Now, I know what you’re thinking: I don’t shave my legs, I’ve never worn a bra, and I am obsessed with cats. So, really, I’m just a stereotypical feminist. But because I’m a guy, it’s seen as somehow weird or unmasculine to self-identify as a feminist, and weirder still to self-identify as a pro-life feminist.
Yes, men can be feminists, too! And they can be pro-life. At the same time.
For over two centuries, feminists from Mary Wollstonecraft, to Elizabeth Cady Stanton, to Alice Paul, and yes, to Susan B. Anthony, have argued the proposition that both women and their children deserve every opportunity at life. And these principles are complementary, not contradictory.
When I say I am a pro-life feminist, I do not mean that I support some vague concept of women’s rights. I do not mean that I am latching onto a label because it’s trendy. You don’t need a BuzzFeed video full of wannabe lumberjack-hipsters boasting about their Feminist Pride™ to inspire you
to be a feminist. I would even wager that most people are feminists but just aren’t comfortable with… the F-word.
But words mean things. A feminist is, by definition, someone who stands for equality of the sexes. What fair-minded person is against that? If I were to say, “My job is to drive around in a truck with a loud siren extinguishing fires and
occasionally rescuing cats from trees (I told you I’m obsessed with cats), but I am not a firefighter,” you would say, “Of course, you’re a firefighter. You just don’t like that F-word!”
The same is true with being a feminist. And if you walk like a feminist, and if you talk like a feminist, then I hate to break it to you, but you’re a feminist!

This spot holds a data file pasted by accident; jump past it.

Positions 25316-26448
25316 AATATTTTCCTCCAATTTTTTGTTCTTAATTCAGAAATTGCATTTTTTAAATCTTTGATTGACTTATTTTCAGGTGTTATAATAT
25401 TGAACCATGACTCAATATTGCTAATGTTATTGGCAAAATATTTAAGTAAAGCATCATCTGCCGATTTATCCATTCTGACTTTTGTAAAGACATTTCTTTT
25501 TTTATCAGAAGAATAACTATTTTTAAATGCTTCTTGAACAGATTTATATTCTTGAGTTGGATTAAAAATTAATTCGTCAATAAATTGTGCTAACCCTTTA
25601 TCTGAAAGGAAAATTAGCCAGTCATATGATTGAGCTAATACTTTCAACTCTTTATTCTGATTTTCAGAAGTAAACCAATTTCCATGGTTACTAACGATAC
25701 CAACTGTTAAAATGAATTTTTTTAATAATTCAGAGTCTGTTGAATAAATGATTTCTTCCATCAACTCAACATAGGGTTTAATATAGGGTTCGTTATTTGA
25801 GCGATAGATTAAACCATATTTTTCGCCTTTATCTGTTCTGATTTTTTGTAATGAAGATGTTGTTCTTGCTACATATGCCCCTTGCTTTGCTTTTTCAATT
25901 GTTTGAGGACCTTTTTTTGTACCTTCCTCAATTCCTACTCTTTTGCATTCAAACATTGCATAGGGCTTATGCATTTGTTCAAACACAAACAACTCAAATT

But why? Why the hostility to “the F-word”? Well, have you seen how some so-called “feminists” treat people, particularly pro-life people? The philosophy of feminism is one of nonviolent solutions, and that includes mutual collaboration. But too often, we see our friends on the other side of the debate seeking to be exclusive, rather than inclusive.
We are told that no true feminist can be pro-life, that abortion “access” is a central tenet of feminism. That would certainly be a shock to our feminist foremothers (and forefathers)!
Our position is nothing new. In fact, it is the position most consistent with the first feminists, who fought for women’s right to vote, to own property, and to receive a quality education. The women and men who advocated until their last breath for these rights all, without known exception, opposed abortion and saw it not as the liberation of women or men, but rather, as a betrayal of the gift of motherhood.
But just as some of those who are pro-choice are uncomfortable with the idea of pro-life people calling themselves feminists, so too are some pro-life people uncomfortable with the label “feminist.” And although we as Feminists for Life are obviously all too happy to embrace that word, we get the reluctance on behalf of some good-hearted people to do so. Especially guys.
I wish to ask my feminist brothers reading this article: How often have you been told that your opinion on abortion doesn’t matter because you’re a man? To my feminist sisters: same question, but different reasoning. Have you been told that you are the wrong race, or sexual orientation, or socioeconomic status even to question abortion? That you have some sort of “privilege” you didn’t even know was a thing, and therefore everything you say is worthless?